Hear straight from our graduates.
It’s such a safe learning environment and the teachers were always there to catch you if you felt like you were going to fall.
What were you doing before Shillington?
Before Shillington. I was working as an external auditor at Ernst & Young in Brisbane. After four years of kicking and screaming, taking as much annual leave as was allowed, as well as a six-month sabbatical where I travelled a huge portion of the US, I earned my professional qualification. That was when I felt I’d truly ticked something important off my list and earned the right to move onto something that really excited the heck out of me.
What was your Shillington experience?
I was super excited to go to design school. I must say, having previously studied a degree in creative industries at university, Shillington was definitely more challenging. The Shillington course is basically design boot-camp. It’s a lot of hard work and I definitely found it to be an emotional experience, especially for the first time making yourself vulnerable by sharing what you create. The teachers as well as the students become your comrades pretty quickly.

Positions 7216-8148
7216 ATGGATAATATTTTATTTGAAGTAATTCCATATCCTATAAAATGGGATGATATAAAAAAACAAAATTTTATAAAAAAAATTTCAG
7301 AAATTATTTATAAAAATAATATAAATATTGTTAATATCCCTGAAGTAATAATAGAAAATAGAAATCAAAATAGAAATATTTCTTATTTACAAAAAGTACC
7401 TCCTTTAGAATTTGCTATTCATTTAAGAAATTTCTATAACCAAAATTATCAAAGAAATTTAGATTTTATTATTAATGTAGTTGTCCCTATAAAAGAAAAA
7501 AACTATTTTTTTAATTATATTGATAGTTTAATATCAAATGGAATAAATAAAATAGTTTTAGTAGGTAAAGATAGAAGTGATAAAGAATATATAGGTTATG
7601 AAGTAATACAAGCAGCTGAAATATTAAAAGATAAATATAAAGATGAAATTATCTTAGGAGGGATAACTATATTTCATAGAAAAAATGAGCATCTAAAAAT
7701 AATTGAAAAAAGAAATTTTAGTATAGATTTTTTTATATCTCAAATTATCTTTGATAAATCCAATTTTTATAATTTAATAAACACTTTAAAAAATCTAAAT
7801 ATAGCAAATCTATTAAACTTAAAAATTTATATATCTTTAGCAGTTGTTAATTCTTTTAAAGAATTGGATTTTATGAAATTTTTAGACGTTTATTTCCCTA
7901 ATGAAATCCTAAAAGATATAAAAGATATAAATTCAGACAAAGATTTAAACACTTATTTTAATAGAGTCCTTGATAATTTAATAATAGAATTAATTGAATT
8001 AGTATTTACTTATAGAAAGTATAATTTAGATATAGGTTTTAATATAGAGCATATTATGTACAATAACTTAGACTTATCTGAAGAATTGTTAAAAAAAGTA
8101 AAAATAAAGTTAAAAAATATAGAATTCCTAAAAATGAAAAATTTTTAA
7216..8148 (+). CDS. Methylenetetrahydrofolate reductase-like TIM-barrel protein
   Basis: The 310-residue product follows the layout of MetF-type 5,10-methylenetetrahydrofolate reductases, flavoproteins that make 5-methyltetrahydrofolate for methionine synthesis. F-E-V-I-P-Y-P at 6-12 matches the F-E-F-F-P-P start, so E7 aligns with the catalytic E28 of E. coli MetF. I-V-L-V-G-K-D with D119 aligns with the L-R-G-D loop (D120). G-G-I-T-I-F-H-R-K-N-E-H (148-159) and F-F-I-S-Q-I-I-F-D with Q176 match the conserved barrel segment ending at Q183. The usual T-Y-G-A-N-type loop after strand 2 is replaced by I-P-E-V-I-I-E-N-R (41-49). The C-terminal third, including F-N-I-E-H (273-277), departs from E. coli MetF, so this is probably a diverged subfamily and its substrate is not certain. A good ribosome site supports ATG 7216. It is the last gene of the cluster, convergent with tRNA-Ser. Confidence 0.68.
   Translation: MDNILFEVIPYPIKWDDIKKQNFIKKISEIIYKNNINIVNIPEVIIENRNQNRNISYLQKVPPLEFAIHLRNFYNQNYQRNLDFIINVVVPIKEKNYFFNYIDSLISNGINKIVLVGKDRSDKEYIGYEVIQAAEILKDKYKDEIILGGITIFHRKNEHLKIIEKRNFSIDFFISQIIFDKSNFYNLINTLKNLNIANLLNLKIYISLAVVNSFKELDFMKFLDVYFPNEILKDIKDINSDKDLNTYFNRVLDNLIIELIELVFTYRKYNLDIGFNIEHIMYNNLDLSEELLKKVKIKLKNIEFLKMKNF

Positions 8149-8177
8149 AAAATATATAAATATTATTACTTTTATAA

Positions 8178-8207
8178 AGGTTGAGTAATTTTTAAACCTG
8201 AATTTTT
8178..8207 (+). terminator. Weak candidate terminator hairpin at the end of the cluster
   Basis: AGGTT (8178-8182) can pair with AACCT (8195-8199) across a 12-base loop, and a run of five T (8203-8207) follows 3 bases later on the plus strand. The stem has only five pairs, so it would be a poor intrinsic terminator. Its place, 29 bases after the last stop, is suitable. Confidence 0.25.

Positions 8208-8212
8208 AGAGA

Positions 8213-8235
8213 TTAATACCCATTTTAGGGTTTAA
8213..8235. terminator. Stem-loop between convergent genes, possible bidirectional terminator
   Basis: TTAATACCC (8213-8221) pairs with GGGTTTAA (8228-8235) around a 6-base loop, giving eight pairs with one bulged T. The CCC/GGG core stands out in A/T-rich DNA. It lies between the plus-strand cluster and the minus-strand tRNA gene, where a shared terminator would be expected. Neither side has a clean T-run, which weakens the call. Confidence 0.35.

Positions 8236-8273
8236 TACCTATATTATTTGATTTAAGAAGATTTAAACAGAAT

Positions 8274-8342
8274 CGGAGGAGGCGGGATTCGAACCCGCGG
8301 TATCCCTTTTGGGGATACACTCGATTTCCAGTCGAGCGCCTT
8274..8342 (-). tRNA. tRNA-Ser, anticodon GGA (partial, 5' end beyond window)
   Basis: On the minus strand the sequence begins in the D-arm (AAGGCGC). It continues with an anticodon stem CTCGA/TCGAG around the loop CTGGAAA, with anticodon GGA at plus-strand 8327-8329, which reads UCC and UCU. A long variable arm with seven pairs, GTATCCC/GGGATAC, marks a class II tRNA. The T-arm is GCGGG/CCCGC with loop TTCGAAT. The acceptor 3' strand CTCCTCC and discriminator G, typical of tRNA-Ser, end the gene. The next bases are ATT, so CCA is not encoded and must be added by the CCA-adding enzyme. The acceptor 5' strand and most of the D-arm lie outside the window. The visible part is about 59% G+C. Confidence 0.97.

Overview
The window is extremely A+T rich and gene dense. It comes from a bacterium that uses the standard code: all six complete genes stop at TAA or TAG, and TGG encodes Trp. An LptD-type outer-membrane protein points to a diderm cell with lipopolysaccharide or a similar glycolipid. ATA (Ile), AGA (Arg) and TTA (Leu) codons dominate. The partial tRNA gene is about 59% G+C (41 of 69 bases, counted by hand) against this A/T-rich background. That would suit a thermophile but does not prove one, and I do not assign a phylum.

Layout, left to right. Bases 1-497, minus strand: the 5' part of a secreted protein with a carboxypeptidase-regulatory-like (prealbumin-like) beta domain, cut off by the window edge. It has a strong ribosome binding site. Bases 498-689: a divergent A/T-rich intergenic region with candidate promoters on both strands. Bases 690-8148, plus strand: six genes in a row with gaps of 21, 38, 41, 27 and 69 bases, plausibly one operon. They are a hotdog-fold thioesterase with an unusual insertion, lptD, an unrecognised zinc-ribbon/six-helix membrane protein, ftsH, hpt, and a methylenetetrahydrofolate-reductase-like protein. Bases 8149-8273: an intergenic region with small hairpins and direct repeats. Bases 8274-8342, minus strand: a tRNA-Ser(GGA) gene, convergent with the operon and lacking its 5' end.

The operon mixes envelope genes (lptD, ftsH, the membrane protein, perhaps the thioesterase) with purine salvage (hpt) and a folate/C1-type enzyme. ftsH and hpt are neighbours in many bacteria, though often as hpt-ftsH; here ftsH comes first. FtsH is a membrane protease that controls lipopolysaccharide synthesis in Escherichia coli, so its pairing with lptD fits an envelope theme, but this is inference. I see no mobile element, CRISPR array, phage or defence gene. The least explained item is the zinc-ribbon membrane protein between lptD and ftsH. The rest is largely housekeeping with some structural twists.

It’s such a safe learning environment and the teachers were always there to catch you if you felt like you were going to fall. Most importantly though, they make things a lot of fun and really push you to flex your design muscles so to speak.
What would you say to someone wanting to change to a creative career?
Brisbane to Brooklyn; auditor to designer—is not something that happens overnight. There was a lot of blood, sweat and tears that go into a change like that. I was scared to take what was a massive step in my eyes and leave everything I knew behind. In reality, it’s only a series of small and manageable steps that I think anyone can take if they’re really passionate about what they want to do and prepared to work really hard. Like me, you might look back and smile at how much you worried, how dramatic you were when the going go tough and how some moments felt like the end of the world. Hopefully though, also like me, you’ll look back at where you were and where you are now and be really damn proud.